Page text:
SCOTUS takes on voting rights case

WASHINGTON, D.C. (NBC) – With midterms just over a month away, the Supreme Court is hearing oral arguments on a case involving the Alabama electoral map and redistricting that could negatively impact Black voters in the state.

Tuesday’s arguments present a test for the conservative-leaning court with more voting rights cases to come.

This case could ultimately weaken the landmark Voting Rights Act by making it easier for states to defend against claims of racial gerrymandering.

In a case with far-reaching implications for voting rights and racial bias, the Supreme Court is hearing a dispute over Alabama’s Congressional District map that the plaintiffs argue dilutes minority voting power by cracking the “Black Belt.”

Senior Counsel at the NAACP Legal Defense and Educational Fund Deuel Ross said, “Which is an important Black community in Alabama that has been discriminated against for as long as there’s been an Alabama.”

A lower court found the map likely violates the Voting Rights Act OF 1965 by redrawing lines to concentrate Black voting power in just one House district while distributing the rest too broadly for Black voters to have influence.

Alabama state officials are asking to reverse that ruling.

Alabama Attorney General Steve Marshall (R) said, “The fundamental position for the state today is our legislature acted properly.”

Alabama Solicitor General Edmund LaCour argued the state redrew its maps in a “lawful, race-neutral manner.”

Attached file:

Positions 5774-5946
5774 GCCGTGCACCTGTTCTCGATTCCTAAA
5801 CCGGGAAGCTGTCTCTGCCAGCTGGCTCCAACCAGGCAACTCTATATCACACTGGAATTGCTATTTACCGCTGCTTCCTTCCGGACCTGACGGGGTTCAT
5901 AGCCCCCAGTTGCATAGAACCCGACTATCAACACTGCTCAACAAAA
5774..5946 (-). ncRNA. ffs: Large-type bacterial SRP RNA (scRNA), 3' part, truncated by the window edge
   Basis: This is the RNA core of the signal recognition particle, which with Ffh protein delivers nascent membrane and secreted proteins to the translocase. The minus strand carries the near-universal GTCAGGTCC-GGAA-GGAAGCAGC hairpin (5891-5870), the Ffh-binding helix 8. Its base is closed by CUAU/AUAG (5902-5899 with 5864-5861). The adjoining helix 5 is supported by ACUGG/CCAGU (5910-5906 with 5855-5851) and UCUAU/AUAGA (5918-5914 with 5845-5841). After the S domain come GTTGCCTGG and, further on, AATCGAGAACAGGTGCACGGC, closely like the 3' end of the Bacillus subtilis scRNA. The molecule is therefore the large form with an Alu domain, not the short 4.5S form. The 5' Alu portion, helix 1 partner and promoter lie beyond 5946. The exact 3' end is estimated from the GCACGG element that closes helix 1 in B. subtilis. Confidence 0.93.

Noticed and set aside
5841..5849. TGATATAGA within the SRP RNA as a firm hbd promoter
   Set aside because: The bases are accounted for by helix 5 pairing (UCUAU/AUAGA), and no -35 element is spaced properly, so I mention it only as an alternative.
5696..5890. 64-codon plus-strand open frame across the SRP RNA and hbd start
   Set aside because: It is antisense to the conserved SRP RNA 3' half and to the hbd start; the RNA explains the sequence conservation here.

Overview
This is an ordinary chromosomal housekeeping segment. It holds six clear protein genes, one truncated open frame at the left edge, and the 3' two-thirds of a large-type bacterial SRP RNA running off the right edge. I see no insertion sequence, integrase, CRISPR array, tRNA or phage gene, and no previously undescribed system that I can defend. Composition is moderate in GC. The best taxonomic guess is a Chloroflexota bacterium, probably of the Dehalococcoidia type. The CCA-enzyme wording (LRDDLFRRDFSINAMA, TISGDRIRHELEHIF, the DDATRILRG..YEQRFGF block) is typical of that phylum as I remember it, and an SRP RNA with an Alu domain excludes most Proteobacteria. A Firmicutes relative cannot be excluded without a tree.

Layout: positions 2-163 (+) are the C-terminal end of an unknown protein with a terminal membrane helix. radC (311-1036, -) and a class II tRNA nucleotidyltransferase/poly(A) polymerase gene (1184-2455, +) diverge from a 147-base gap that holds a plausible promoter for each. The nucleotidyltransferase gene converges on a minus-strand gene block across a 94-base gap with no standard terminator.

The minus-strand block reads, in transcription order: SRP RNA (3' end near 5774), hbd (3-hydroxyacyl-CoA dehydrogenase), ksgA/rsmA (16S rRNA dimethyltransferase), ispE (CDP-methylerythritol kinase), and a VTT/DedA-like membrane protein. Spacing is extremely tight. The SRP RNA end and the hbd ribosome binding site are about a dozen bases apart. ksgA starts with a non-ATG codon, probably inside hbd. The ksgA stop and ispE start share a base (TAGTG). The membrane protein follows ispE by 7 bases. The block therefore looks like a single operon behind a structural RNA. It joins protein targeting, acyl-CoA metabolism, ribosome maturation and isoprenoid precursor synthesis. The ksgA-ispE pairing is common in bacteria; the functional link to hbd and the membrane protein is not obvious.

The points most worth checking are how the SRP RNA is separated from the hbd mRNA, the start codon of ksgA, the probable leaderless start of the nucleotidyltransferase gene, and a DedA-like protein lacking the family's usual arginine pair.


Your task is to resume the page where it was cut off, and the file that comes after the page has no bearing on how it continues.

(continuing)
“That wasn’t good enough for the plaintiffs,” LaCour said. “They argued that Section 2 of the Voting Rights Act requires Alabama to replace its map with a racially gerrymandered plan maximizing the number of majority-minority districts.”

The court’s newest justice, Ketanji Brown Jackson, pushed back on that stance noting the Constitution’s 14th Amendment was aimed at ensuring formerly-enslaved Black people received equal treatment under the law.

“That’s not a race-neutral or race-blind idea,” Jackson said.

The plaintiffs—the Alabama NAACP and individual voters—rallied with activists outside the Supreme Court.

Ashley Shelton with the Power Coalition said, “Let’s stand, let’s fight, and let’s make sure that we uphold the rights that we currently have.”

A state steeped in this nation’s civil rights movement is now central in the continued struggle over voting rights.

There is another major voting rights case on the horizon for this conservative-leaning court. The next, an effort by Republicans to revoke the ability of state courts to review election laws under their states’ constitutions.

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